Loans and leases receivable
Originated loans and leases: Loans and leases are originated by the Company with the intent to hold them for investment and are stated at the principal amount outstanding, net of unearned income. Net deferred fees and costs include nonrefundable loan fees and direct loan origination costs. Net deferred fees or costs are recognized as an adjustment to interest income over the contractual life of the loans using the effective interest method or taken into income when the related loans are paid off or sold. The amortization of loan fees or costs is discontinued when a loan is placed on nonaccrual status. Interest income is recorded on an accrual basis in accordance with the terms of the respective loan and includes prepayment penalties.
Purchased loans: Purchased loans are stated at the principal amount outstanding, net of unearned discounts or unamortized premiums. All loans acquired in our acquisitions are initially measured and recorded at their fair value on the acquisition date. A component of the initial fair value measurement is an estimate of the loan losses over the life of the purchased loans. Purchased loans are also evaluated for impairment as of the acquisition date and are accounted for as “acquired non-impaired” or “purchased credit impaired” loans.
Leases Receivable: As described in “Note 2 — Acquisitions” to the consolidated financial statements, we purchased a portfolio of leases receivable during the fourth quarter of 2016. These receivables include equipment finance agreements with terms ranging from 1 to 7 years. The acquired leases receivable were measured and recorded at fair value on the date of acquisition. Leases originated by the Bank subsequent to acquisition are recorded based on the principal amount outstanding, net of unearned income, and initial indirect costs. Equipment leases are similar to commercial business loans in that the leases are typically made on the basis of the borrower’s ability to make repayment from the cash flows of the borrower’s business.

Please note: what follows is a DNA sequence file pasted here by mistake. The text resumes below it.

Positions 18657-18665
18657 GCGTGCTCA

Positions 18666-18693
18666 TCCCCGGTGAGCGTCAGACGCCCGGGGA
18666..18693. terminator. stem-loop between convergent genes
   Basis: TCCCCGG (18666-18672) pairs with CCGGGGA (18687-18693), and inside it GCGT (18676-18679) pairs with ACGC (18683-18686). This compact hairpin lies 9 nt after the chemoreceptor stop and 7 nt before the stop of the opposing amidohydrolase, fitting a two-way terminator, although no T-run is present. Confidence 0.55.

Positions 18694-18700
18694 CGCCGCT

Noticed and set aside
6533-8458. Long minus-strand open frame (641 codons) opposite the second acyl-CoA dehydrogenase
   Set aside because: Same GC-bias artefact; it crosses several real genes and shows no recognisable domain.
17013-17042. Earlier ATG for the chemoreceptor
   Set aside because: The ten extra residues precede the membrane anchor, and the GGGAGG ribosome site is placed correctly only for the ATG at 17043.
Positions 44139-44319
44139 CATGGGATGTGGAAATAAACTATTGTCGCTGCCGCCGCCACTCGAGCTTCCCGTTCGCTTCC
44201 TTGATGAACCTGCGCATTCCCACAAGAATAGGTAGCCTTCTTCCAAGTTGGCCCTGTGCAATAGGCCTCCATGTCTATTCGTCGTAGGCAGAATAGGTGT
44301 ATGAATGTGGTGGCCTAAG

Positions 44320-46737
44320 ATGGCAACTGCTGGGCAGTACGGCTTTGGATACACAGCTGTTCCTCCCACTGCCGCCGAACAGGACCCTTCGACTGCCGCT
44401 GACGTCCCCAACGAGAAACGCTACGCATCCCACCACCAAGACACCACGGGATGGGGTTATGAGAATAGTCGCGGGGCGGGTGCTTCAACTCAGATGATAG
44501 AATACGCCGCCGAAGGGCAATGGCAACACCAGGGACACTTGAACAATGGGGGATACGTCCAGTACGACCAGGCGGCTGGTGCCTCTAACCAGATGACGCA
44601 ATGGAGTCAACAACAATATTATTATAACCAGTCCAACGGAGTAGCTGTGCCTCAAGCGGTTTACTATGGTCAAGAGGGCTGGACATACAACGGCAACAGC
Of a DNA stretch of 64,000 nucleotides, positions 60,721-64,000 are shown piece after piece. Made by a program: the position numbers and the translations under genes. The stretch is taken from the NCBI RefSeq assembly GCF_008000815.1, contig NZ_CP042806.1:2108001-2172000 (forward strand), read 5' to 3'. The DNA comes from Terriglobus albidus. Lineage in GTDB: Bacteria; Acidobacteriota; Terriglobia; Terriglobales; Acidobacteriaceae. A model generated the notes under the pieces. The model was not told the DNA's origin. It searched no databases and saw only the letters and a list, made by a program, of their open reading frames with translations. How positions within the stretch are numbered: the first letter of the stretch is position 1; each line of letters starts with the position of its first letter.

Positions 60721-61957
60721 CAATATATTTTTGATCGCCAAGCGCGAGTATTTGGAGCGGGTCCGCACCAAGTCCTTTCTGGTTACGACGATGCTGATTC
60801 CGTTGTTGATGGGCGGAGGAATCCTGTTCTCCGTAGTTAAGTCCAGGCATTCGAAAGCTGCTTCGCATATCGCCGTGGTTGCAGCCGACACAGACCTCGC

Acquired non-impaired loans and leases: Acquired non-impaired loans and leases are those loans for which there was no evidence of credit deterioration at their acquisition date and it was probable that we would be able to collect all contractually required payments. Acquired non-impaired loans and leases, together with originated loans and leases, are referred to as non-purchased credit impaired (“Non-PCI”) loans and leases. Purchase discount or premium on acquired non-impaired loans and leases is recognized as an adjustment to interest income over the contractual life of such loans and leases using the effective interest method or taken into income when the related loans or leases are paid off or sold.
Purchased credit impaired loans. Purchased credit impaired (“PCI”) loans are accounted for in accordance with the Financial Accounting Standards Board’s (“FASB”) ASC Subtopic 310-30, “Loans and Debt Securities Acquired with Deteriorated Credit Quality.” A purchased loan is deemed to be credit impaired when there is evidence of credit deterioration since its origination and it is probable at the acquisition date that we would be unable to collect all contractually required payments. We apply PCI loan accounting (i) when we acquire loans deemed to be impaired, and (ii) as a general policy election for non-impaired loans that we acquire in a distressed bank acquisition.